6 Works

Data from: Phytoplankton size diversity and ecosystem function relationships across oceanic regions

Esteban Acevedo-Trejos, Emilio Marañón & Agostino Merico
Trait diversity, a key component of biodiversity, mediates many essential ecosystem functions and services. However, the mechanisms behind such relationships at large spatial scales are not fully understood. Here we adopt the functional biogeography approach to investigate how the size composition of phytoplankton communities relates to primary production and export production along a broad latitudinal gradient. Using in situ phytoplankton size distribution data and a trait-based model, we find an increase in the average phytoplankton...

Data from: Seascapes as drivers of herbivore assemblages in coral reef ecosystems

George Roff, Sonia Bejarano, Mark Priest, Alyssa Marshell, Iliana Chollett, Robert S. Steneck, Christopher Doropoulos, Yimnang Golbuu & Peter J. Mumby
Herbivorous fish maintain a critical ecosystem function on coral reefs by grazing algae and maintaining highly productive algal turf assemblages. Current paradigms implicate habitat complexity, predation and primary productivity as major drivers of the distribution and abundance of herbivorous fish, yet little is known about the relative contribution of these factors. Here, we compare bottom-up and top-down drivers of notional herbivore assemblages across an environmental gradient of wave exposure in the Palau archipelago. We surveyed...

Data from: Community-wide scan identifies fish species associated with coral reef services across the Indo-Pacific

Eva Maire, Sébastien Villéger, Nicholas A.J. Graham, Andrew S. Hoey, Joshua Cinner, Sebastian C.A. Ferse, Catherine Aliaume, David J. Booth, David A. Feary, Michel Kulbicki, Stuart A. Sandin, Laurent Vigliola, David Mouillot & Sebastian C. A. Ferse
Determining whether many functionally complementary species or only a subset of key species are necessary to maintain ecosystem functioning and services is a critical question in community ecology and biodiversity conservation. Identifying such key species remains challenging, especially in the tropics where many species co-occur and can potentially support the same or different processes. Here, we developed a new community-wide scan (CWS) approach, analogous to the genome-wide scan, to identify fish species that significantly contribute,...

Data from: Discovery of a multi-species shark aggregation and parturition area in the Ba Estuary, Fiji Islands

Tom Vierus, Stefan Gehrig, Juerg M. Brunnschweiler, Kerstin Glaus, Martin Zimmer, Amandine D. Marie & Ciro Rico
Population declines in shark species have been reported on local and global scales, with overfishing, habitat destruction and climate change posing severe threats. The lack of species-specific baseline data on ecology and distribution of many sharks, however, makes conservation measures challenging. Here we present a fisheries-independent shark survey from the Fiji Islands, where scientific knowledge on locally occurring elasmobranchs is largely still lacking despite the location’s role as a shark hotspot in the Pacific. Juvenile...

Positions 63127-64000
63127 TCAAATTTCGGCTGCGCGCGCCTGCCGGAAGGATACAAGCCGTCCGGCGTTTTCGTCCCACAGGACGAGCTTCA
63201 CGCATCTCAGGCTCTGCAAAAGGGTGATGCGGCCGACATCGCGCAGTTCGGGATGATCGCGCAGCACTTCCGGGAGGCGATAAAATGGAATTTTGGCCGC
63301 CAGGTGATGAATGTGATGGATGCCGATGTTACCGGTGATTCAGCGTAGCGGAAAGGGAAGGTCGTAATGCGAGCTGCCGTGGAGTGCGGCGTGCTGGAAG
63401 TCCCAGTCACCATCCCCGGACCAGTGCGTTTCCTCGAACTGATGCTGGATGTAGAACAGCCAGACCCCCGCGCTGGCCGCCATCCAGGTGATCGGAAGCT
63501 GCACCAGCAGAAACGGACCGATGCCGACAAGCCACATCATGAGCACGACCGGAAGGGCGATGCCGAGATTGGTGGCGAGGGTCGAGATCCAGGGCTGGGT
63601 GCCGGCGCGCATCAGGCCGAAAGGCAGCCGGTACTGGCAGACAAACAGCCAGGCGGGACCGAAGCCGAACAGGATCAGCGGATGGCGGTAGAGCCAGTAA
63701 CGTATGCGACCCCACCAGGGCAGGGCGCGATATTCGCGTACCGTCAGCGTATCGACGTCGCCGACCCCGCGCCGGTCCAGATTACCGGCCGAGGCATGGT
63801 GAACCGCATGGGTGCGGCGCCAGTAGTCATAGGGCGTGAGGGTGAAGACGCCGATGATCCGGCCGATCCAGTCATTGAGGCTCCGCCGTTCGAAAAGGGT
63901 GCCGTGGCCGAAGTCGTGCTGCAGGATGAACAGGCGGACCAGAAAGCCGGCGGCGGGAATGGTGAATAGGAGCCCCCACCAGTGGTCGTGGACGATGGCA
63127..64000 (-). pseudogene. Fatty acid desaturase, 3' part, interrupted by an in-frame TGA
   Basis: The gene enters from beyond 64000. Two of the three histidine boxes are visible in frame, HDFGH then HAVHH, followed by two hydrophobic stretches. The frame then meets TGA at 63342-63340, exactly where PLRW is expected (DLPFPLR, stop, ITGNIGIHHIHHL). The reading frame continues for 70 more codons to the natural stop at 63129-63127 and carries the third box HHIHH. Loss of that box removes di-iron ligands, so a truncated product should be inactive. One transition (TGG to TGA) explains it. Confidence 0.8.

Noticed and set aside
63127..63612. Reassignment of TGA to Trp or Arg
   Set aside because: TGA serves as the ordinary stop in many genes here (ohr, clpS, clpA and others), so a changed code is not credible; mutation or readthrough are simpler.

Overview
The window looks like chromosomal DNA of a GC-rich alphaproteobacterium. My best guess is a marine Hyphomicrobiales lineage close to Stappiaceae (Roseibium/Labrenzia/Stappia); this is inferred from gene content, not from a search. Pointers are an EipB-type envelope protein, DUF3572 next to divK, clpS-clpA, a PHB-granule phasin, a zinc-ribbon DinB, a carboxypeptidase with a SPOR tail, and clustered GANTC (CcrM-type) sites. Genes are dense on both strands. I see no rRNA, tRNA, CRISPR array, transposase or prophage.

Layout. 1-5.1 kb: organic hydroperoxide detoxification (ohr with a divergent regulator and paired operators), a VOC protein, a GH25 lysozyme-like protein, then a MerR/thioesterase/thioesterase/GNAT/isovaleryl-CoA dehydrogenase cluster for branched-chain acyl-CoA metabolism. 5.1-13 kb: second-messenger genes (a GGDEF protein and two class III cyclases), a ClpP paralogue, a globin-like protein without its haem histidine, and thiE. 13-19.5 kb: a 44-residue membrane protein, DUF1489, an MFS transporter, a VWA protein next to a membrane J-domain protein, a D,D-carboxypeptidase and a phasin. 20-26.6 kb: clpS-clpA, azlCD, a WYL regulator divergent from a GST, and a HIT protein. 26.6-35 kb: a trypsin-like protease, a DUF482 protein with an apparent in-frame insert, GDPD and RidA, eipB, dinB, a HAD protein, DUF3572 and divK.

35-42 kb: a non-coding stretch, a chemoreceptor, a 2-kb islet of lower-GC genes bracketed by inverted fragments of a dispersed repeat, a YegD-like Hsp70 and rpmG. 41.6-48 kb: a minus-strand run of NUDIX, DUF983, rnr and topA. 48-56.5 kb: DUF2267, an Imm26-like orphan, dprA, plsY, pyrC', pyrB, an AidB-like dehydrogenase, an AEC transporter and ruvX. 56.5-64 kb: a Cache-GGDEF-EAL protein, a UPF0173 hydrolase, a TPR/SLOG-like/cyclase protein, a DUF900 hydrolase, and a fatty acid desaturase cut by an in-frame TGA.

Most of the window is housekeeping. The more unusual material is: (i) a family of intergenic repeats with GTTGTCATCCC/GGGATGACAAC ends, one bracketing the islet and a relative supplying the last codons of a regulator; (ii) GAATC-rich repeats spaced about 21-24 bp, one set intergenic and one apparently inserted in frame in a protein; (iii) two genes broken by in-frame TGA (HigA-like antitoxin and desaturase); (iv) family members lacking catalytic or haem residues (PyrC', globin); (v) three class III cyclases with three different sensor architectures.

Data from: Differential recycling of coral and algal dissolved organic matter via the sponge loop

Laura Rix, Jasper M. De Goeij, Dick Van Oevelen, Ulrich Struck, Fuad A. Al-Horani, Christian Wild & Malik S. Naumann
Corals and macroalgae release large quantities of dissolved organic matter (DOM), one of the largest sources of organic matter produced on coral reefs. By rapidly taking up DOM and transforming it into particulate detritus, coral reef sponges are proposed to play a key role in transferring the energy and nutrients in DOM to higher trophic levels via the recently discovered sponge loop. DOM released by corals and algae differs in quality and composition, but the...

Data from: Ontogenetic resource utilization and migration reconstruction with δ13C values of essential amino acids in the Cynoscion acoupa otolith

Kim Vane, Thomas Larsen, Barbara M. Scholz-Böttcher, Bernd Kopke & Werner Ekau
1. With the increasing anthropogenic impacts on fish habitats, it has become more important to understand which primary resources sustain fish populations. This resource utilization can differ between fish life stages and individuals can migrate between habitats in search of resources. Such lifetime information is difficult to obtain due to the large spatial and temporal scales of fish behaviour. The otolith organic matrix has the potential to indicate this resource utilization and migration with δ13C...

Registration Year

  • 2018
    6

Resource Types

  • Dataset
    6

Affiliations

  • Leibniz Center for Tropical Marine Ecology
    6
  • University of Bremen
    2
  • University of the South Pacific
    1
  • University of Queensland
    1
  • Institut de Recherche pour le Développement
    1
  • University of Maine
    1
  • University of Nottingham
    1
  • Smithsonian Institution
    1
  • French National Centre for Scientific Research
    1
  • Carl von Ossietzky University of Oldenburg
    1